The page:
Along with the state disappear its representatives: ministers, Parliaments, regular armies, police and gendarmes, courts, lawyers and public Prosecutors, prison wardens, tax and customs authorities, in a word — the whole political apparatus. Barracks and other military buildings, court and administrative premises, prisons, etc., will be turned to better use. Tens of thousands of laws, decrees and regulations will have become waste paper, and will possess only historical value. The great and yet so trivial parliamentary battles in which people with the gift of the gab imagine that by their speeches they rule and guide the world will disappear; they will make place for administrative collegiums and delegations, which will engage in organising production and distribution to ensure maximum efficiency, in establishing the volume of supplies needed, in introducing and applying rational innovations in art, public education, the communications system, the production process in industry and agriculture, etc. These are all practical, visible and tangible matters, which everyone approaches objectively, because he has no personal interests opposed to society. None is motivated by any other interest but that of the community which consists in arranging and producing everything in the most rational and most advantageous way.

The hundreds of thousands of former representatives of the state now take up the most diverse professions and devote their intelligence and efforts to multiplying the wealth and comforts of society. In future there will be neither political crimes and offences nor crimes against common law. Thieves will have disappeared, because private property has disappeared, and in the new society everyone will be able easily to satisfy his requirements by work. There will be no tramps and vagabonds, too; they are the product of a society based on private property and disappear together with it. Murder? Why? No one can enrich himself at the expense of another, and murder out of hatred and revenge is directly or indirectly linked with the state of society. Perjury, forgery, imposture, usurpation of inheritance, fraudulent bankruptcies? The private property in relation to and against which these crimes could be committed simply does not exist. Arson? Who will seek joy or satisfaction in it when society takes from him all scope for late? Counterfeiting? "Why, money is but an illusion", love's labour would be lost. Sacrilege? Nonsense; it will be left for the almighty and all-bountiful Lord to punish who should offend him, provided controversies about the existence of God continue.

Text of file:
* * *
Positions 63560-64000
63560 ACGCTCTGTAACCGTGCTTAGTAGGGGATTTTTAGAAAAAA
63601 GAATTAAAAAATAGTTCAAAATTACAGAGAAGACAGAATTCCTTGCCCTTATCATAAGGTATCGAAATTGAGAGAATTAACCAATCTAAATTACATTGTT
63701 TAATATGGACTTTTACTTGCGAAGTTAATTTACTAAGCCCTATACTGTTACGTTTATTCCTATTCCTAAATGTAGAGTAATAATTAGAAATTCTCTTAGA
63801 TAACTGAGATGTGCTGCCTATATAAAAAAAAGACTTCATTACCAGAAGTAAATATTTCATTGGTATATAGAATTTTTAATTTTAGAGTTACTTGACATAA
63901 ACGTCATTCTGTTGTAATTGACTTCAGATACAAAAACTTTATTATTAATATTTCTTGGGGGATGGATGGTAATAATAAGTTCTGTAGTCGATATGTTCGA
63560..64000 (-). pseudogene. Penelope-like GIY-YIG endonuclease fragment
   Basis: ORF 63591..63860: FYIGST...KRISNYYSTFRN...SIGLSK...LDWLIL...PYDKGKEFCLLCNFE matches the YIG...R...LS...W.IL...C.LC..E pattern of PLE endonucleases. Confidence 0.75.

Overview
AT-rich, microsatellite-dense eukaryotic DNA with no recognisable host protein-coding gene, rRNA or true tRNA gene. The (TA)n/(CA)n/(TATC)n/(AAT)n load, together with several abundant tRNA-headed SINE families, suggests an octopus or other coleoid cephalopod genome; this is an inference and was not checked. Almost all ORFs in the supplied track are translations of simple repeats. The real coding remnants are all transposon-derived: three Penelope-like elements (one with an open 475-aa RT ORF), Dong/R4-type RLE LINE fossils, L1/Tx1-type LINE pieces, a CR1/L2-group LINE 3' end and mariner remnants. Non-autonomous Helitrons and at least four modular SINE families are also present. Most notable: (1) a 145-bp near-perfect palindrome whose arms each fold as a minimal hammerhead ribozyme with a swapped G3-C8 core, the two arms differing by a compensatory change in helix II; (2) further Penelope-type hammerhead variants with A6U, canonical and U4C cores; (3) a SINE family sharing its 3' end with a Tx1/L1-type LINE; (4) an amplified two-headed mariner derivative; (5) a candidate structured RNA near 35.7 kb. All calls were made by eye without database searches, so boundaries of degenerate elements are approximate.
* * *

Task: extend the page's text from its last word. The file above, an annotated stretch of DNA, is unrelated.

Thus, all the cornerstones of the present "order" will become myths. Parents will describe them to their children like something out of the fairy-tales of long ago. Tales of the witch hunts and persecutions to which the adherents of the new ideas were once subjected will have the same ring for them that stories of the burning of heretics and witches have for us today. The names of all the "great" men who distinguished themselves by persecuting those who spread new ideas, and were applauded for it by their narrow-minded contemporaries, will have been forgotten, and may at the most be chanced upon by a historian perusing old documents. Unfortunately, we do not yet live in the happy times when mankind is able to breathe freely.

1. Friedrich Engels, Anti-Dühring.

Next: The Future of Religion